For a long time, Social Anxiety Disorder has been termed as the ‘neglected’ anxiety problem. Many, even those in the mental health profession, dismiss it as mere shyness or social awkwardness. It is only in recent years that there is the recognition that social anxiety is actually a debilitating and chronic illness, one that affects about 13% of the national population.
If you want to overcome Social Anxiety Disorder, keep in mind these three simple techniques: prevent, manage, and process.
The first step you need to take in order to manage your social anxiety disorder, is to prevent an anxiety attack from happening.
Steer clear of situations that you know from past experience trigger anxiety reactions from you. For instance, if you know public speaking triggers unreasonable fear and phobia in you, avoid activities that would require you to address a crowd. You could also arrange your social and professional life in such a way that avoids public speaking situations.
However, steering clear of triggers may not always be possible. This is particularly true when what you have is generalized social anxiety — the kind of social anxiety the cause of which is unspecific. In cases like this, you can prevent an attack by knowledge and practice. Know your symptoms so that you can address them immediately. Awareness of how your social anxiety manifests itself can also help you stay in control when an attack does come.
The second technique is to manage the anxiety once it arrives. Managing anxiety does not necessarily mean removing the anxiety symptoms completely. It can, however, mean de-escalating your reaction to a degree that your personal resources can handle. There is nothing wrong with feeling anxiety now and then. The problem comes when the anxiety so overwhelms you, that you lose focus and concentration on your immediate surroundings.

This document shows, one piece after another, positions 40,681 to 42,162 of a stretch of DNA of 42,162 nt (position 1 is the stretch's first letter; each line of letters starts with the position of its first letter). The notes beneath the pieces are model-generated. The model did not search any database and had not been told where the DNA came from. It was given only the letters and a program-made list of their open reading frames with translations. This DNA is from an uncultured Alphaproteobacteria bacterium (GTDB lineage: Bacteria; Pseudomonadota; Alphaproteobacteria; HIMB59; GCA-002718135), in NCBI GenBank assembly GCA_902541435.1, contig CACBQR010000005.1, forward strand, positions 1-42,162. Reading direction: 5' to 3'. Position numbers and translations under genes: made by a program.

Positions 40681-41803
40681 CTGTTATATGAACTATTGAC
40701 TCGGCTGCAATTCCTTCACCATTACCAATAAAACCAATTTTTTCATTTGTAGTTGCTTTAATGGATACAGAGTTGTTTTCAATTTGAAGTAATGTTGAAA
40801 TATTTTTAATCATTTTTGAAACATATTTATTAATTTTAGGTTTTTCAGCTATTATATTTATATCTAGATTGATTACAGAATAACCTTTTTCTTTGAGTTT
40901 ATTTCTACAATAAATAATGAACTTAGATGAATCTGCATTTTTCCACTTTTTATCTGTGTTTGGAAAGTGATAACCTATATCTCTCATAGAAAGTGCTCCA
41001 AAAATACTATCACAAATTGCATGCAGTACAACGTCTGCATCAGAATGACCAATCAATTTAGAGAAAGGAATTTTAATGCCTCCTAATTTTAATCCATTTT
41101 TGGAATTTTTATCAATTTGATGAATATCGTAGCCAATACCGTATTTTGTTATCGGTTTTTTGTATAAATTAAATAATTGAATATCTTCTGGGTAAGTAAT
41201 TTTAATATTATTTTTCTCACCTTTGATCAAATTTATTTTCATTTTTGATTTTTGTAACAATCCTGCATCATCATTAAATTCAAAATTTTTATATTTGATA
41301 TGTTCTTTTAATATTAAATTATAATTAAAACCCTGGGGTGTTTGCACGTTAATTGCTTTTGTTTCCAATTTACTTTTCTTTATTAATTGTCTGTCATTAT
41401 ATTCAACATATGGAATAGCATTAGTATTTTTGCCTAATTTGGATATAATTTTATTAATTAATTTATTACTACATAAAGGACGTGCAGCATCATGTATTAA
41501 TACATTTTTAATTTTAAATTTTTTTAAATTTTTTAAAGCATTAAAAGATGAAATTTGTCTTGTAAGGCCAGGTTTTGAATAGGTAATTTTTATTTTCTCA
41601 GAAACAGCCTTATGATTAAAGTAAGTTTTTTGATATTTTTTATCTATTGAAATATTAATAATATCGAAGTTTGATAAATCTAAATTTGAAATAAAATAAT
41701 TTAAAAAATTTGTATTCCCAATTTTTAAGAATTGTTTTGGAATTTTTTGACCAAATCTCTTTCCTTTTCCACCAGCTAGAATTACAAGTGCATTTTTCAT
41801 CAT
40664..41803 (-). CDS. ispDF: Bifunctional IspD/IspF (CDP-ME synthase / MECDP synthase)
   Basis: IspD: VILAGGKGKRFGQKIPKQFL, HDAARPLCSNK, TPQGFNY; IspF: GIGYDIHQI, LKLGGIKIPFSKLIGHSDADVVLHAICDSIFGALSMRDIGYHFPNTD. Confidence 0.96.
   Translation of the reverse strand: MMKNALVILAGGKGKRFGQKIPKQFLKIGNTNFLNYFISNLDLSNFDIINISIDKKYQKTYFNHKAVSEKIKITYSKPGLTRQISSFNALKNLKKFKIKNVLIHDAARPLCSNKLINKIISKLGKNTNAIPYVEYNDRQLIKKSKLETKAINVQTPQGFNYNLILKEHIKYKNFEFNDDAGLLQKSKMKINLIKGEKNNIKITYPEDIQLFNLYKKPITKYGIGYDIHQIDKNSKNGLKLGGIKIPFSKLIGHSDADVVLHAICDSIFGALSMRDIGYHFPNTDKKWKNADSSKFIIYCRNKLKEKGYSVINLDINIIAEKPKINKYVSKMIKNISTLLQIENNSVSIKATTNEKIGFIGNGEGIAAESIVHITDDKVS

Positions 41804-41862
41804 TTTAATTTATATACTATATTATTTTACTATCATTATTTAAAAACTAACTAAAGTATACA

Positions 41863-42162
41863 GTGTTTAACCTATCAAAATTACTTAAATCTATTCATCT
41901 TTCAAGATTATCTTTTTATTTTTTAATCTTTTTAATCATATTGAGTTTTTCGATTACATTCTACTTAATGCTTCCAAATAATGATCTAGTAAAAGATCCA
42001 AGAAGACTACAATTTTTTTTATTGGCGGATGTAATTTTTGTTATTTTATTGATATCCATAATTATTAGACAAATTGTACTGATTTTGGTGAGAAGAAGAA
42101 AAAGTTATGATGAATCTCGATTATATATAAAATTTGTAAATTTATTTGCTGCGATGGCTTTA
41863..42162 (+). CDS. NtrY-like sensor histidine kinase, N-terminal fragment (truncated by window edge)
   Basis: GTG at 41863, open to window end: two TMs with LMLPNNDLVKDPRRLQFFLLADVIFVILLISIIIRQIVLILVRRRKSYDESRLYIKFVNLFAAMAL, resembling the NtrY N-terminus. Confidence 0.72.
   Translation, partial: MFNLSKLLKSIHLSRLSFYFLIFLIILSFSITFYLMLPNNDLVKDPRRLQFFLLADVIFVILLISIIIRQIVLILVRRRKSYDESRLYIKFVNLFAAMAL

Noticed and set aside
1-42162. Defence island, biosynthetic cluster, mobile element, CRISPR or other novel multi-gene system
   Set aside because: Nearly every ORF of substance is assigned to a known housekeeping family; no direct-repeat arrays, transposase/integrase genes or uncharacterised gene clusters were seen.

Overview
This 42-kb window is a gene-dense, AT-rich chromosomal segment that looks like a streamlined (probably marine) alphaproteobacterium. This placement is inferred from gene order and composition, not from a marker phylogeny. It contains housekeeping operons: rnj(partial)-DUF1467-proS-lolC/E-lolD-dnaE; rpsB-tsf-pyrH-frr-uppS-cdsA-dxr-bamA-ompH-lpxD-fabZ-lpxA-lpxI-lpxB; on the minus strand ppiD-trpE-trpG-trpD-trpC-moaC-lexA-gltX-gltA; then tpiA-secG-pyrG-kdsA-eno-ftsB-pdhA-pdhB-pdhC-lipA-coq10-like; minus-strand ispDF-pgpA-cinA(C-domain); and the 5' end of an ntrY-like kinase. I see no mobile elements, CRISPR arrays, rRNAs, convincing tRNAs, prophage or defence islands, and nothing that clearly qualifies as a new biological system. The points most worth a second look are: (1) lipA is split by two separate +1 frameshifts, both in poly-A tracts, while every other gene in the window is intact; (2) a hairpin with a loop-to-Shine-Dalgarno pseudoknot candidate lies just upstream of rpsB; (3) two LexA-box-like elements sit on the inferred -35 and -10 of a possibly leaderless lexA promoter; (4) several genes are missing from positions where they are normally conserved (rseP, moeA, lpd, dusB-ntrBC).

You can manage a social anxiety attack by doing ‘self-talk’: mentally reassuring yourself that everything is going to be alright. It can also be done through relaxation techniques such as meditation and visualization. In more extreme cases, management of anxiety may mean applying first aid to physiological symptoms like hyperventilation and hypertension, or taking anti-anxiety medications.
What is important in the ‘manage’ stage of your social anxiety intervention is recovering a sense of control. You have to know that you are stronger than your anxiety reaction, and that you always have a choice. You need not be victimized by this mental health condition.
Lastly, you must be able to learn from every anxiety attack that you experienced. Note what triggered the anxiety attack and how you reacted to the situation. Always sift through the things that helped and didn’t help, so that you can do better the next time. Having a social anxiety diary can help; make sure that you log on all your insights for future reference.
Constantly being self-aware is a key component of getting rid of debilitating social anxiety reactions for good. If you can process your anxiety experience thoroughly, then you can go back to the ‘prevent’ stage, and get a little better the second time around. Your progress would be consistent, which in turn, helps you become more empowered.
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